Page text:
Wholesale Prices: The prices-paid index, which tracks the cost of raw materials and supplies, slipped to a still inflationary 69.9 from September’s 71.1. This was the 17th straight month that the survey’s inflation gauge climbed above growth neutral. “Based on our survey results, as well as other surveys of supply managers, I expect inflation to rise well above the Federal Reserve’s (Fed) target. Once the economy gets back on track, inflation and price bubbles will be a bigger problem than currently expected. Current massive purchases of inflation protected Treasury bonds indicate that investors also expect significant boosts in inflation. Unfortunately, this week the Fed will announce another round of quantitative easing which will push inflationary pressures even higher sometime in 2011,” said Goss.

Confidence: Looking ahead six months, economic optimism, captured by the October business confidence index, soared to 62.0 from September’s 51.6 and August’s 52.4. “This is the first increase in the confidence index since April of this year and one that I did not anticipate. Very healthy farm income and record low interest rates combined to boost the economic outlook for firms in the region,” said Goss.

Inventories: For the first time since January of this year, supply managers in the nine-state region reduced inventory levels. The October inventory index slumped to 48.3 from 56.3 in September. “Since the beginning of the year, the percentage of firms reporting that their inventories were too high has increased by 10 percent. This is a concern since a significant share of the 2010 economic expansion can be traced to firms restoring their inventory levels. In order to restore growth to levels experienced in the first half of 2010, we need to begin to recording increases in consumer spending and business capital purchases,” said Goss.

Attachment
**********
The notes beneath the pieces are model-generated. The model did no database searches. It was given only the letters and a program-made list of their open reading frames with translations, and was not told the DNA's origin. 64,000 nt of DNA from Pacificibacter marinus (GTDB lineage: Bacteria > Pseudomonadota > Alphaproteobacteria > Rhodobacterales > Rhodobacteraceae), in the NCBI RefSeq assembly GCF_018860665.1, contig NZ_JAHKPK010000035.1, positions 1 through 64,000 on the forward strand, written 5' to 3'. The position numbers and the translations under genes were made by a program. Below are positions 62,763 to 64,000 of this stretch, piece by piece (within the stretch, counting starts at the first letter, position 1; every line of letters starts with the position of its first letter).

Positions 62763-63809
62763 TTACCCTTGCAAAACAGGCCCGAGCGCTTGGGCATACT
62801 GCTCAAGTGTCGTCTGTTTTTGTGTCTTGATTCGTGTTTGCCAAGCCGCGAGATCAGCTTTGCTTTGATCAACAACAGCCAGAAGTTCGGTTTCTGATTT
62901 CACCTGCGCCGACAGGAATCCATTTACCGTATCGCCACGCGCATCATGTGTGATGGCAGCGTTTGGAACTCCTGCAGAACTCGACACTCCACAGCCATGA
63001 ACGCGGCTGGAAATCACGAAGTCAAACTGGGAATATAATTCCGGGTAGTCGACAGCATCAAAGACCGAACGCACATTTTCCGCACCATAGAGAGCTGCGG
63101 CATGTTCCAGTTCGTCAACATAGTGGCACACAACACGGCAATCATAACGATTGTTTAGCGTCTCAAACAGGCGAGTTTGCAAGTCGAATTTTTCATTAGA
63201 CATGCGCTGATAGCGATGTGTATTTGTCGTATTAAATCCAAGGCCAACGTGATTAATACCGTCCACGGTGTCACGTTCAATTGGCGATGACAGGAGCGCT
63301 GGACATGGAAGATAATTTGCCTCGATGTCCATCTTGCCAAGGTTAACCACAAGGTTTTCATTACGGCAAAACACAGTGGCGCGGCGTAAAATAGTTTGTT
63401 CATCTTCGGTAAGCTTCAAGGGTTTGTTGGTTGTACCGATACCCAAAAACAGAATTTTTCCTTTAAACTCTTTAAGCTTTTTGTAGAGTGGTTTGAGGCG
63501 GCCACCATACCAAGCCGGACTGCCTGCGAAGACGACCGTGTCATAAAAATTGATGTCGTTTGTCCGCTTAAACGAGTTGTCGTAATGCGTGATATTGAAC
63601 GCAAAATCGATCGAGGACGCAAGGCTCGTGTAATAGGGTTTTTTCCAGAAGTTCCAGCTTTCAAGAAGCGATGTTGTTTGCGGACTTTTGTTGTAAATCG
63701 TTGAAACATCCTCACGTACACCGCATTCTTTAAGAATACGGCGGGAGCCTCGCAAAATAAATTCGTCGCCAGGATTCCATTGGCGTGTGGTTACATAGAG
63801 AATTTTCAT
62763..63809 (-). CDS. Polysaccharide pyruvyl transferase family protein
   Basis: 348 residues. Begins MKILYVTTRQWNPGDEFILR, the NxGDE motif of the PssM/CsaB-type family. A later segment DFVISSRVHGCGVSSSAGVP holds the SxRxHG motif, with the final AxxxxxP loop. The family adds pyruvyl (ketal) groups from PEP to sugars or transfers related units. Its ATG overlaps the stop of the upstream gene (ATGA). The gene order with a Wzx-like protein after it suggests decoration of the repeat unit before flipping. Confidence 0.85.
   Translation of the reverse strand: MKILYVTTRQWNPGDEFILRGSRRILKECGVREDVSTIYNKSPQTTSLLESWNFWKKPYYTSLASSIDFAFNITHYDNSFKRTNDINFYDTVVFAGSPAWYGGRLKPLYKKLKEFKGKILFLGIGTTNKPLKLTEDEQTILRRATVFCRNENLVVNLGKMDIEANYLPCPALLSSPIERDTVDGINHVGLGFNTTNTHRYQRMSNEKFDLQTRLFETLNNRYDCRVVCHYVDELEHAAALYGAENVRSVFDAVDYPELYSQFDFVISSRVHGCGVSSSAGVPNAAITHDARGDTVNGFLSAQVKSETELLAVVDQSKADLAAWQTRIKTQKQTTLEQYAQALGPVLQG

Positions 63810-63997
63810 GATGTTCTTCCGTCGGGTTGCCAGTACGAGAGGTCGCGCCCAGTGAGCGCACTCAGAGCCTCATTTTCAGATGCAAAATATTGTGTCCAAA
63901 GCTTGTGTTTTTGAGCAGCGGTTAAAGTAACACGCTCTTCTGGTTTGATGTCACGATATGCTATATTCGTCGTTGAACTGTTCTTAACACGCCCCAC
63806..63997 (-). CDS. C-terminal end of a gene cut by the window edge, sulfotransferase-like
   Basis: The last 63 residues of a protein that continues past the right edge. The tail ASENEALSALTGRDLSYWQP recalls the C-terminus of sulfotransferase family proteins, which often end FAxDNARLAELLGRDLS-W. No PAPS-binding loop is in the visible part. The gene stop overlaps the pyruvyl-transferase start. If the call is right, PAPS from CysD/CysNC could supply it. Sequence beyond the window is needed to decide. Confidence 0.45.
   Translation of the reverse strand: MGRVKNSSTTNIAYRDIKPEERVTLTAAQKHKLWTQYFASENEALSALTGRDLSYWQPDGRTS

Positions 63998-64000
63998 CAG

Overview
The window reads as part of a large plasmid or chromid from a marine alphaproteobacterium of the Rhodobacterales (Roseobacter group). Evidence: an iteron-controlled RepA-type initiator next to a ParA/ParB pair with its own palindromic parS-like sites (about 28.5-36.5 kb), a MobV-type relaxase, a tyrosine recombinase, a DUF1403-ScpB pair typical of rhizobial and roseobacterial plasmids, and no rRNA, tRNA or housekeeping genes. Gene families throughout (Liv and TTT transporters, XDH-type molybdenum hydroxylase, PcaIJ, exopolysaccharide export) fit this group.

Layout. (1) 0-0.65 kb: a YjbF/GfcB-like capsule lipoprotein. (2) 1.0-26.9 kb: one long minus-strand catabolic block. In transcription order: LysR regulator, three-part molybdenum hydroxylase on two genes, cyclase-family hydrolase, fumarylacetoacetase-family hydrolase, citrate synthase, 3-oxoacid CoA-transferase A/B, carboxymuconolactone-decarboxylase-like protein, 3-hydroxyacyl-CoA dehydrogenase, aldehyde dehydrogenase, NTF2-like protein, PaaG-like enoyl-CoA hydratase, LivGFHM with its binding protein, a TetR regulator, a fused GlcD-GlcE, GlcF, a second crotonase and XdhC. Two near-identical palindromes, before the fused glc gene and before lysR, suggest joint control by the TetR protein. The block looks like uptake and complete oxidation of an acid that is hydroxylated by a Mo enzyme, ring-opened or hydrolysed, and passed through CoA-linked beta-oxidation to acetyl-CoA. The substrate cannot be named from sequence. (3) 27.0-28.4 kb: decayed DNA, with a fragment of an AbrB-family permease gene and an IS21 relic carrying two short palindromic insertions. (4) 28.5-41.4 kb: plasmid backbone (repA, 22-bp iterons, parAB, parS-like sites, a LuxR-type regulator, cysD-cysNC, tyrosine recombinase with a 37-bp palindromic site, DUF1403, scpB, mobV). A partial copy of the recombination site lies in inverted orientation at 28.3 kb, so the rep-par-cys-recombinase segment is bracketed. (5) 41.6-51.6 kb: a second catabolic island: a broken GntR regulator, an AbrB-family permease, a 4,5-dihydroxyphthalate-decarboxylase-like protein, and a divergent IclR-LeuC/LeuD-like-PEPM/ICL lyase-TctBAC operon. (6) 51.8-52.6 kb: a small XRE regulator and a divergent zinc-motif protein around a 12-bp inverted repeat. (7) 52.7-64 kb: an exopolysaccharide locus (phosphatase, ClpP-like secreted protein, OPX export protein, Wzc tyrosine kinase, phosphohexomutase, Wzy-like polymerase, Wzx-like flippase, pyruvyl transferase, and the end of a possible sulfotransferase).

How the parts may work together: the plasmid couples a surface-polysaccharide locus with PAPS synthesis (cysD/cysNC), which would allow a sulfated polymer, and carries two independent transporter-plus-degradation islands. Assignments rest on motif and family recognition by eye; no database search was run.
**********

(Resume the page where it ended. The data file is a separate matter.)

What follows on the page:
Trade: Trade numbers over the past several months mirror the slow growth economy. The October new export orders inched higher to 51.9 from September’s 50.0. The region’s import reading improved slightly from September’s 50.7 to 50.9 for October. “Both imports and exports have slumped over the past several months as growth in both the global and domestic economy has cooled,” said Goss.

Other components: Other components of the October Business Conditions Index were new orders at 50.0, down from September’s 56.0; production or sales at 52.8, down from 57.9; and delivery lead time at 59.7, up from 58.4.

The Creighton Economic Forecasting Group has conducted the monthly survey of supply managers in nine states since 1994 to produce leading economic indicators of the Mid-America economy. States included in the survey are Arkansas, Iowa, Kansas, Minnesota, Missouri, Nebraska, North Dakota, Oklahoma and South Dakota.

The Creighton Economic Forecasting Group uses the same methodology as a national survey by the Institute for Supply Management, formerly the Purchasing Management Association, which has formally surveyed its membership since 1931 to gauge business conditions. The overall index, referred to as the Business Conditions Index, ranges between 0 and 100. An index greater than 50 indicates an expansionary economy over the course of the next three to six months.